The greatest benefit for me was in learning how to develop new relationships. My first day in 2002, I knew no one. Not a single person. Sean walked me through the barns on both sides of the backstretch. He introduced me to P.G. Johnson first and I’ll never forget staring at his toothpick, and how kind P.G. was. D. Wayne Lukas, Bill Mott, a younger Todd Pletcher and Steve Asmussen – and eventually they saw me hustling early in the morning, and again in the afternoon at the races, they got a feeling that I was at least serious, and I earned a certain level of their trust. And showing up prepared opened avenues of discussion – watching an eventful trip or knowing the family tree of a young horse would elicit pearls of wisdom. 

The days were long but went by fast. Up well before 6, watch workouts until 10. Roam and talk to as many people as possible. Dig up some story ideas or pursue one in earnest. Hustle home write up a story. Take a nap from 11:30 to noon and head over for the races. Each race I would get quotes from the trainer, jockey or owners. You learn to keep moving and that at Saratoga there’s a story in every race. Eventually you start rooting for obscurity. There’s usually a better story when the small guy wins, when the obscure trainer, owner or horse gets his or her nose down on the wire and excitement rolls into the winner’s enclosure. 

I would get back to my room at 6 p.m. and write for two hours before heading downtown for dinner. I think we went out every night. Repeat for the entire summer – 36 days of racing when The Special was a five- or six-day a week venture. 

One night sticks out when we had dinner with jockey Aaron Gryder. He is a great storyteller, smart and entertaining. His Irish exit left our group at around 10. An hour later I’m walking home through the park and here comes a jogger at 11 p.m. It was Aaron, fighting the scale. The next day, for the first time I can’t help but notice how dry-mouthed and pale he looks before race one, a photo finish he loses by a nose. I’m not sure I ever rooted so hard in my life. 

I found the trainers, jockeys, hot walkers, hangers on, gamblers, exercise riders, bloodstock agents to be fascinating, never dull. You just have to shut up and listen. Trainer Rick Violette was one of my favorites. Jockey Richard Migliore was full of morning gems. Jockeys Javier Castellano and Edgar Prado, trainer Christophe Clement always willing to say hello and chat. Mark Hennig, Dallas Stewart, Bobby Frankel, the Chief, Vinny Blengs, Kiaran McLaughlin, Ralphy, Blu, all unique characters brimming with one liners. For five weeks, story upon story. 

Nothing I wrote won an Eclipse or Pulitzer but the experience, without question, made me a better reporter. 

Now, I read The Special every day of the meet. Do the horses or the people make that place? I’ve decided it’s both. I miss that grind every August. Not exactly sure why. And when I retire, I’d like to come back and be an “intern” again.

Gabby Gaudet, a racing analyst at FanDuel TV, spent two summers at The Special in 2012 and 2013, and remembers those days in many ways. Here’s what Gabby had to say in February 2024:

My favorite interview of all time was with the trainer Manny Azpurua. His filly Wildcat Lily was running in the Prioress that year. I still have his quotes saved on my desktop and think about that morning often:

“I’m an old man, 84 is 84. But you learn something new every day. That’s what’s really interesting. Horses show you a lot of things that you can’t believe. You learn if you are open to it. Every time I have a young person wanting to learn something and I tell him, ‘Do this,’ and they say ‘I know.’ I always say ‘You don’t know nothing and you’re never going to.’ I’ve spent 63 years around horses, I still don’t know anything.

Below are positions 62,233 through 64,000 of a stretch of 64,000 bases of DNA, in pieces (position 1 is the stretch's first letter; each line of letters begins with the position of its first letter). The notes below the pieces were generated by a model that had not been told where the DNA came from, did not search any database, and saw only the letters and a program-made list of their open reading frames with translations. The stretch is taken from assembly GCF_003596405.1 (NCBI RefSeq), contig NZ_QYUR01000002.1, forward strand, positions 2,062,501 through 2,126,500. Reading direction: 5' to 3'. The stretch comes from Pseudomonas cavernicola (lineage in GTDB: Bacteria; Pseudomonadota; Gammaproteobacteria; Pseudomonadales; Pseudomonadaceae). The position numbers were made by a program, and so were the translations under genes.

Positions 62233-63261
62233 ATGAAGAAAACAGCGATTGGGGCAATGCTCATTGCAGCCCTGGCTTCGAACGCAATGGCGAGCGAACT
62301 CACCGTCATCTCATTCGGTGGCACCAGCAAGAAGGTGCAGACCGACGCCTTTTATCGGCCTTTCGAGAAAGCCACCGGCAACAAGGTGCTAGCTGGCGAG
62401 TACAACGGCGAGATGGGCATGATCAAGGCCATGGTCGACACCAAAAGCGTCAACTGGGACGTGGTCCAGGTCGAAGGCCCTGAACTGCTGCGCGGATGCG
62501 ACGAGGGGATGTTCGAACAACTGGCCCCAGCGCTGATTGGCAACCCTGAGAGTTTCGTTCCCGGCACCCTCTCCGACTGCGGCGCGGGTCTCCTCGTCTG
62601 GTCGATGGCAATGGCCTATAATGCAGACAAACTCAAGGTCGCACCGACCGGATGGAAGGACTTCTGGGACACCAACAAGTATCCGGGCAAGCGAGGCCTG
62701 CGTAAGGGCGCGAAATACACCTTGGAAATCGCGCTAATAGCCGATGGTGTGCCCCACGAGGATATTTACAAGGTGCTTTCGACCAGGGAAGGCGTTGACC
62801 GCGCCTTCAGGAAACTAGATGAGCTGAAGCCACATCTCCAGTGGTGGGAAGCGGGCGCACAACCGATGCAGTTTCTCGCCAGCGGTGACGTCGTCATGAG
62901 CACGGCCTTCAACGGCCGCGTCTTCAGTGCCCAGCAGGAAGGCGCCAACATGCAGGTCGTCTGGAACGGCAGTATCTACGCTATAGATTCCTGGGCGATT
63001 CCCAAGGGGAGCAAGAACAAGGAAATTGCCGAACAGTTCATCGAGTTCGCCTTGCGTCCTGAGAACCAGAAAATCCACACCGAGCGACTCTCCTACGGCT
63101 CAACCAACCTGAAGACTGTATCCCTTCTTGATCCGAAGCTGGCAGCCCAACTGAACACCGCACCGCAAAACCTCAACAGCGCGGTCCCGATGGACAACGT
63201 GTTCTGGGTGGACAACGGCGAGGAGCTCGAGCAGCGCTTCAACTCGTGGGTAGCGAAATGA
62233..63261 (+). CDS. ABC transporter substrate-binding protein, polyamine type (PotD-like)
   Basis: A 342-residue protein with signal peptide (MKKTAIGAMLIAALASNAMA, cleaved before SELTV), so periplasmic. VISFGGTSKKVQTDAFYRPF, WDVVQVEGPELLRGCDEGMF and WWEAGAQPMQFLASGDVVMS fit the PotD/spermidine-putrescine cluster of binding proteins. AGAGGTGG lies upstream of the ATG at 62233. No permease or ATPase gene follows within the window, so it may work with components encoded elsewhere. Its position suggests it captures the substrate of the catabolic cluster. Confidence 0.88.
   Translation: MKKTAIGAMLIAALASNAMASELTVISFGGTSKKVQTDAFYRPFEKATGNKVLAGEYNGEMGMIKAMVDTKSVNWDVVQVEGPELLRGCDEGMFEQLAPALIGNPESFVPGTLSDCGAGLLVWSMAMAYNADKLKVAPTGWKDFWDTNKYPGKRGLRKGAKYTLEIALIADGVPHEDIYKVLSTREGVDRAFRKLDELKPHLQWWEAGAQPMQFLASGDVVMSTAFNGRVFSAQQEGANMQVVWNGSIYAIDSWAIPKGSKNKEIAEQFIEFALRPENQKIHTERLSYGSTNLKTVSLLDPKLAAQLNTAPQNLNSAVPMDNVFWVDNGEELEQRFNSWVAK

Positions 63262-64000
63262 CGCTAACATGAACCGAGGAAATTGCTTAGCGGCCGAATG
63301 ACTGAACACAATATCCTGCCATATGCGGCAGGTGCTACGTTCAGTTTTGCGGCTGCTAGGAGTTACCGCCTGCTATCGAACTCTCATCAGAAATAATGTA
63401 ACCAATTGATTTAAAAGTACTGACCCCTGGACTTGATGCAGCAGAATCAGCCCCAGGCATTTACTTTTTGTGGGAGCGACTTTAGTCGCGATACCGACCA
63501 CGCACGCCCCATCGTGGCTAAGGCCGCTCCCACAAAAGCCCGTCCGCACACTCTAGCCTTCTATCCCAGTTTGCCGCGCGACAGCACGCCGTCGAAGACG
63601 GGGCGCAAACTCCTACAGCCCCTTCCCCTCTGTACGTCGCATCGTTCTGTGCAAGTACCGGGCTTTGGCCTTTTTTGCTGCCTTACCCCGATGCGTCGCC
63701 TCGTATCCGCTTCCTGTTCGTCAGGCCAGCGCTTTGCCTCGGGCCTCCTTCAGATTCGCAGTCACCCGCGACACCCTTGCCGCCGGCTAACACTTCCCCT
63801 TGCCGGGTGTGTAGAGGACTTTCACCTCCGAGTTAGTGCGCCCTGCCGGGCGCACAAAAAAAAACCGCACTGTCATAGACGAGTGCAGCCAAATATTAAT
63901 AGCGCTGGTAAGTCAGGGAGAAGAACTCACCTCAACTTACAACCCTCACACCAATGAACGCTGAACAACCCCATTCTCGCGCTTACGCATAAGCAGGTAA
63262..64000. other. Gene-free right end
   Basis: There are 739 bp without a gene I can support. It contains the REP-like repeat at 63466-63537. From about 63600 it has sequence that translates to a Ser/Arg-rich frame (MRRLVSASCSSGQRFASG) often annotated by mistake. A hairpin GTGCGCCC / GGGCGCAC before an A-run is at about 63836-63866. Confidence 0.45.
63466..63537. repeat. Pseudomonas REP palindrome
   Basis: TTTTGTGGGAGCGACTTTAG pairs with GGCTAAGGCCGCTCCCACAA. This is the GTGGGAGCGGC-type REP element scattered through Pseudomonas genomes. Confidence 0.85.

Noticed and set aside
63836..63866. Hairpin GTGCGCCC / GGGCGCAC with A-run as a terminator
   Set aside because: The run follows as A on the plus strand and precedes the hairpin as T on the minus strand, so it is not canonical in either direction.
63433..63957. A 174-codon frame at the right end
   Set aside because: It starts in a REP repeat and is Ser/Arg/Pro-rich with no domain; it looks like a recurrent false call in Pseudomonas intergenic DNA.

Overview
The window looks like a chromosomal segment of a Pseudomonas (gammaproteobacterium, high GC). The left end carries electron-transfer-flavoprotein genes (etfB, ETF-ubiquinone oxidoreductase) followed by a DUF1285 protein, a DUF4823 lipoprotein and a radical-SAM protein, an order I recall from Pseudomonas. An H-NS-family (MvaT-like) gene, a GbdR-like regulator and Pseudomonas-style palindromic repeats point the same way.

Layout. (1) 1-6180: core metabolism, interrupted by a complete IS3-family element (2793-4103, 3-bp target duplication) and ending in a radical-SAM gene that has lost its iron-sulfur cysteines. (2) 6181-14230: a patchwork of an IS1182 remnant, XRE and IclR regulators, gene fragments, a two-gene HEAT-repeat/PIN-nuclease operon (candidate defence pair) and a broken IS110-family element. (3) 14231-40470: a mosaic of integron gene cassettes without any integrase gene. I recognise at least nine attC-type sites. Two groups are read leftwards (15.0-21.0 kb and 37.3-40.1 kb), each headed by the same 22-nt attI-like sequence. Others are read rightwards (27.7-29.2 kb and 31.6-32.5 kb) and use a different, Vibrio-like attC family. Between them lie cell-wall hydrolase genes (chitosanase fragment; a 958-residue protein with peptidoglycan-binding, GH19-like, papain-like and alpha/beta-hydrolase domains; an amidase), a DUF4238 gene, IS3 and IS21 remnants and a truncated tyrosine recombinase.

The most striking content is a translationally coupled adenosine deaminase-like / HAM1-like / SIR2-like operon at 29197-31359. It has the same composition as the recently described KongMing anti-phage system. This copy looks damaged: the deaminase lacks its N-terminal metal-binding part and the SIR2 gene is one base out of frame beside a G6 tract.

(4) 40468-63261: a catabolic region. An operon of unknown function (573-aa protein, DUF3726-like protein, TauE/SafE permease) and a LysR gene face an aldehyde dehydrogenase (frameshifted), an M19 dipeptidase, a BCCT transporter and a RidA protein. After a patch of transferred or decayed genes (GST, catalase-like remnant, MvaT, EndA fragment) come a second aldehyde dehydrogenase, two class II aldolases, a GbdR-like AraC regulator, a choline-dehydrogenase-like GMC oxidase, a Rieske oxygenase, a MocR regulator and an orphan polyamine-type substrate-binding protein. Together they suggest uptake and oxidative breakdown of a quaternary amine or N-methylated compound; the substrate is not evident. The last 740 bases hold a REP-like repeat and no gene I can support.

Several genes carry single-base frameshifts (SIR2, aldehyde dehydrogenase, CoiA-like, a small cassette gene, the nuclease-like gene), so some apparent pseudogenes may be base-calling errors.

“I always say, horses are like us. The only thing that’s different is they don’t think, they feel.”

One morning I went to interview a certain trainer who shall not be named. I politely waited for what felt like hours until he was walking to the track with a set. This was my chance. I ran over to him (most likely in my cowboy boots, as Sean knows) and asked if I could chat with him quickly about XYZ horse. He turned, looked me up and down, scoffed and replied, “No.” That experience certainly gave me thick skin!

My first year working for The Special we started out with a decent number of abled bodies. That team dwindled quickly to just Joe, Sean, the graphic designer and two interns, me included. I would come home from the office as my roommates were getting home from the bars (around 1 a.m.), wake up early the next day and go kicking around the backstretch trying to find the next story. No, interns did not have access to golf carts. You either hitched a ride or walked. I walked a lot of miles, ate countless frozen dinners and was fueled by coffee. I’d do it all over again in a heartbeat.

You might think there’s no way of making a deadline, but somehow you do. You’ll learn to triple-check the spelling of trainers’ names (it’s McLaughlin, not McGlaughlin…eek!). You’ll learn to read trainers – when to ask questions, and more importantly when to come back later. You’ll get rejected. You’ll bounce back. You’ll write stories that disappoint you. You’ll write stories that inspire you. If you pay attention and take advantage of this opportunity, you’ll learn a lot about life and you might learn how to write a little too.

Most people think I chose a career in racing because my mom and dad were trainers, and I grew up going to the track. That isn’t the case. I had my mind set on a career outside of the industry. It wasn’t until after I interned for The Special that I decided I wanted to work in horse racing media. I have so much gratitude toward my time at The Special, the friendships I made, the network it provided and the confidence it gave me.

I learned to “land the plane,” thanks to Sean. I could use that reminder nowadays.